This ingredient is high in prebiotics, particularly fructo-oligosaccharides, which fertilize and feed your gut with good bacteria. This could neutralize bad bacteria and minimize the risk of developing various diseases.
Aside from this, alfalfa is packed with digestive enzymes to help break down food components. Consequently, the high nutritional content of this ingredient offers therapeutic effects on the gastrointestinal tract, which could lead to a better and healthier digestive system.
Alfalfa as a Supplementary Source of Vitamin C
Don’t limit yourself with citrus fruits for your supply of vitamin C. It turns out that alfalfa is a good source of vitamin C as well. The best part is alfalfa is easy to add to your diet. You can make your own herbal tea, take a tablet daily, or drink powdered supplements.
Professional Recommendation for Alfalfa Leaves
Alfalfa leaves are often powdered and turned into supplements. For maximum benefits, mix the powder with water or your favorite smoothie. Make sure to limit the dosage to five grams per day.
Aside from supplements, you can also use alfalfa leaves to make your own herbal tea. Boil alfalfa leaves in a cup or two of water and drink it up to three times a day. Note that despite the many health benefits, alfalfa leaves can taste bland, so mix in your favorite tea for added flavor.
Side Effects of Alfalfa Leaves
Despite its health benefits, alfalfa leaves are not for everyone, especially pregnant women, children, and elderly persons. If you are taking blood thinner medications, you need to be careful with your alfalfa intake since this is high in vitamin K. Vitamin K could make blood thinning medications less effective. Alternative to blood thinning medications - ginkgo biloba (vasodilator)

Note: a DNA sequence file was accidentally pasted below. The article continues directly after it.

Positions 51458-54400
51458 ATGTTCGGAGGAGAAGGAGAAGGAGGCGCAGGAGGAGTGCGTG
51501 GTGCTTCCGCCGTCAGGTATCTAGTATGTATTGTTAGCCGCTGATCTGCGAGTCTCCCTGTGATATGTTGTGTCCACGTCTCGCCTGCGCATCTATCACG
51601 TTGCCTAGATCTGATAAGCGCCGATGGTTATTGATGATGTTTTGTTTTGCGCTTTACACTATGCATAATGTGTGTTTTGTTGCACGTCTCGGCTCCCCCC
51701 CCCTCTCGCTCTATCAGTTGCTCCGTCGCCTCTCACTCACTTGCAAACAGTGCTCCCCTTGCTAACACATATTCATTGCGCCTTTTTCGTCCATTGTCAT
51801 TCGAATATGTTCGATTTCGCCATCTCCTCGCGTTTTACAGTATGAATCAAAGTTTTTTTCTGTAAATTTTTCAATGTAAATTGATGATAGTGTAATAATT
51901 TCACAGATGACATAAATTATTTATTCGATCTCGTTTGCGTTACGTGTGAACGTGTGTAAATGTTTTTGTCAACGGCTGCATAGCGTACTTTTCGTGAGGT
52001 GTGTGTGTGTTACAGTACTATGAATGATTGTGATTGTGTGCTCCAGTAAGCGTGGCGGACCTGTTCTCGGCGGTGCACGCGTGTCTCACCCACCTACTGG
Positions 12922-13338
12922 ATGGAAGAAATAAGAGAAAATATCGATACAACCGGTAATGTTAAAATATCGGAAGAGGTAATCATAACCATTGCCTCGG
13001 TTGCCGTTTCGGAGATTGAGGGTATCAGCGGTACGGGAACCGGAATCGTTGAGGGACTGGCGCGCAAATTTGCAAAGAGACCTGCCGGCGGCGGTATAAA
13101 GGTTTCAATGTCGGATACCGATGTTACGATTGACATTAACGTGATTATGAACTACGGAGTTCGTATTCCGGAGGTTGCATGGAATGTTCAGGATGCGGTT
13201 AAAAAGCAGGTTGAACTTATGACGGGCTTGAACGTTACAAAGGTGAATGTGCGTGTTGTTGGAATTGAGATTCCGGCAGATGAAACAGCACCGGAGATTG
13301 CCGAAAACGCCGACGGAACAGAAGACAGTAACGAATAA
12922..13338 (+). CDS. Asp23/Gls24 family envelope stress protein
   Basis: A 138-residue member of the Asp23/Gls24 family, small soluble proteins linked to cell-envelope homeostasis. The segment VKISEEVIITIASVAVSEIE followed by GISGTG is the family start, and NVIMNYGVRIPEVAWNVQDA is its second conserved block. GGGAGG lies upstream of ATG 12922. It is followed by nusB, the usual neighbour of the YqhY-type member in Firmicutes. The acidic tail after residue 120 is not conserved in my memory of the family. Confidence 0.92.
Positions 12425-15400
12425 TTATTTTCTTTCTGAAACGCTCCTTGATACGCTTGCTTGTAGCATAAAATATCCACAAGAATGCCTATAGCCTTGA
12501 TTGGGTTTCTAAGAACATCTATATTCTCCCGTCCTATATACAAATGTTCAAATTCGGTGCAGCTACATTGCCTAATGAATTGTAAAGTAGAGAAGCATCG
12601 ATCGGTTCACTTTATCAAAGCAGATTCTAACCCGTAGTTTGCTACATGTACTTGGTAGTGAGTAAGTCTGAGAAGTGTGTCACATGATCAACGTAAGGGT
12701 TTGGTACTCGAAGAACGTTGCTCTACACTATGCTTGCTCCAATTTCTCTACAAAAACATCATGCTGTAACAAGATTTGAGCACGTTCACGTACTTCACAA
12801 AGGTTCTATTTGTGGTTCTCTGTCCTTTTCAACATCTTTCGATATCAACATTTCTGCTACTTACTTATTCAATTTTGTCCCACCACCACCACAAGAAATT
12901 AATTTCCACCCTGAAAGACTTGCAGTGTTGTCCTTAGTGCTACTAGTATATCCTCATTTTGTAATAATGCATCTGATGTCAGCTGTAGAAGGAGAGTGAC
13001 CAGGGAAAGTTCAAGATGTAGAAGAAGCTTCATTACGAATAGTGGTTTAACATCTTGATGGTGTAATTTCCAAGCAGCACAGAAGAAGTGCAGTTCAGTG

People with autoimmune disorders are also advised to limit alfalfa leaves or supplement intake since it could reactivate lupus. If you have a compromised immune system avoid increasing alfalfa intake since it could trigger bacterial growth that leads to infection.
Recap of Alfalfa Leaves
The bottom line is this: alfalfa leaves are good for you. Alfalfa has many benefits, such as lowering your cholesterol levels, controlling your blood sugar, and relieving the symptoms of menopause. This ingredient is also low in calories, so you don’t have to worry about consuming too much.
More importantly, alfalfa leaves are rich in vitamin K and antioxidants that could benefit your brain health. Keep in mind that there are tons of external factors that weaken your immune system and affect the overall function of your body. By consuming alfalfa leaves, either in powder form or tablet, you will be able to protect your brain and body against free radicals that could compromise the way your brain works.
The best part is you can easily add alfalfa leaves to your diet. For added nutrition, add alfalfa sprouts to your salad or favorite dishes. Your body will love it.
Still, there are certain precautions you need to take to make sure that you get the most out of this ingredient.
Where Can I Buy Alfalfa Leaves Supplements Online?
Alfalfa leaves in powder or tablet supplements are available online through Amazon, Swanson, or Oregon’s Wild Harvest. Organic and health stores like GNC also sell alfalfa leaves supplements.
Still, there is a better way to make sure that you get enough nutrients for the brain. One way to do this is by taking nootropic blends.
Momental Mind is a daily nootropic blend that contains the most effective ingredients, including alfalfa leaves, that not only keeps your brain healthy but also helps you navigate your always tuned in, on-the-go lifestyle.
Take Mind with Mend, especially if you’re experiencing increased stress. Mend is made of a natural, non-drowsy formula to make sure you recover fully at night and are up and running throughout the day. Mind and Mend are complete complements to one another and further advance cellular and metabolic health when utilized in sequence. It just so happens that we made Mend a powerful sleep aid that works for you at night, but also during the day.